Agriculture would result in the increase in their tuition, held a demonstration to protest the proposed
merger. The rally however was held at a place other than that specified in the school permit and
continued longer than the time allowed. The protest, moreover, disturbed the classes and caused
the stoppage of the work of non-academic personnel. For the illegal assembly, the university
suspended the students for one year. In affirming the students' rights to peaceable assembly and
free speech, the Court through Mr. Chief Justice Enrique Fernando, echoed the ruling of the US
Supreme Court in Tinker v. Des Moines School District.48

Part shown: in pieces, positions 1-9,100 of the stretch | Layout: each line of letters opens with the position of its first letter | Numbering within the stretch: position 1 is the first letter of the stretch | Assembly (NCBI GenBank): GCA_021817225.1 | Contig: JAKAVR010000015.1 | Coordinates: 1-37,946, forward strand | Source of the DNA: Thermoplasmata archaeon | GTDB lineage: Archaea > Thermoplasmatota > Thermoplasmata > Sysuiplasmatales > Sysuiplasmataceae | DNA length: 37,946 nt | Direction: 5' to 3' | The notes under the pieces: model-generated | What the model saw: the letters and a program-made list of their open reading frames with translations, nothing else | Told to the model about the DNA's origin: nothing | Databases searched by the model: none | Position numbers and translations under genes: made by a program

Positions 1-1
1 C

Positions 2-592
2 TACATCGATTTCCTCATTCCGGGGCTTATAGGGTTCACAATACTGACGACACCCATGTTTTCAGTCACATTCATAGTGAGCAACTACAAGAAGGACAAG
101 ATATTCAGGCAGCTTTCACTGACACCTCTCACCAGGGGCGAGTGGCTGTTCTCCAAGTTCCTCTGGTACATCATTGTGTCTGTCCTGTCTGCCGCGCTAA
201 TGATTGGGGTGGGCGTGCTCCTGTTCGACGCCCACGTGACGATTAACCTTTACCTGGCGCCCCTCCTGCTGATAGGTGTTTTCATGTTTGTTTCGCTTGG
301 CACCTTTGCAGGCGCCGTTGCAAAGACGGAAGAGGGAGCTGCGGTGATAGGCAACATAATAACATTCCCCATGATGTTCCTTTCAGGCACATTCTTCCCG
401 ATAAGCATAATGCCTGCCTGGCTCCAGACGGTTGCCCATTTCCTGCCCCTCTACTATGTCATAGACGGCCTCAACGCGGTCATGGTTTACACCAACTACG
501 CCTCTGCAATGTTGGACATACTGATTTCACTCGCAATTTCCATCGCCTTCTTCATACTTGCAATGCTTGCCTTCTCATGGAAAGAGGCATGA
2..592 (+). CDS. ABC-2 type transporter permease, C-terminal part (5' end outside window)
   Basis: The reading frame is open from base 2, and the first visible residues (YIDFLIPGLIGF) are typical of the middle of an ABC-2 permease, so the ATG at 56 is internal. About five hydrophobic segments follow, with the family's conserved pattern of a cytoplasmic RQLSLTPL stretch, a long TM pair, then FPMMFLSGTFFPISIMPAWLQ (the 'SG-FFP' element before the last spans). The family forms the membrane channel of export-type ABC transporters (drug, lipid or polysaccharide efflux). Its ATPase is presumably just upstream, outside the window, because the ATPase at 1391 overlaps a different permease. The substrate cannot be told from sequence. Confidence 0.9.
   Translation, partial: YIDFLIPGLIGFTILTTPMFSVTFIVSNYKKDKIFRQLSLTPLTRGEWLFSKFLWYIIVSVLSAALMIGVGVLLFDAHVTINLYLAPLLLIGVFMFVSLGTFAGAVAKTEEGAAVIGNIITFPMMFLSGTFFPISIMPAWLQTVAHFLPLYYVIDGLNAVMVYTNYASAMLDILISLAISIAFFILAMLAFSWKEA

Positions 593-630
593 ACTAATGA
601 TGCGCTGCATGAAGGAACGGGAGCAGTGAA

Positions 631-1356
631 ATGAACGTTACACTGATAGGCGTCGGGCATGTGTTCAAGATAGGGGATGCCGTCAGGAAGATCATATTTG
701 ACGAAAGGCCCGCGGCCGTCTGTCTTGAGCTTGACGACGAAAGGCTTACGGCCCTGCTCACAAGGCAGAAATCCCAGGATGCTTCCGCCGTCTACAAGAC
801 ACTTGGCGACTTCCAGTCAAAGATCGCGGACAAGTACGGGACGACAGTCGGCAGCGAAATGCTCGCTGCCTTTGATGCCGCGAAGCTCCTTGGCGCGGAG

Petitioners invoke their rights to peaceable assembly and free speech. They are entitled to
do so. They enjoy like the rest of the citizens the freedom to express their views and
communicate their thoughts to those disposed to listen in gatherings such as was held in this
case. They do not, to borrow from the opinion of Justice Fortas in Tinker v. Des Moines
Community School District, 'shed their constitutional rights to freedom of speech or
expression at the schoolhouse gate.' While, therefore, the authority of educational institutions
over the conduct of students must be recognized, it cannot go so far as to be violative of
constitutional safeguards. On a more specific level there is persuasive force to this Fortas
opinion. "The principal use to which the schools are dedicated is to accommodate students
during prescribed hours for the purpose of certain types of activities. Among those activities
is personal intercommunication among the students. This is not only inevitable part of the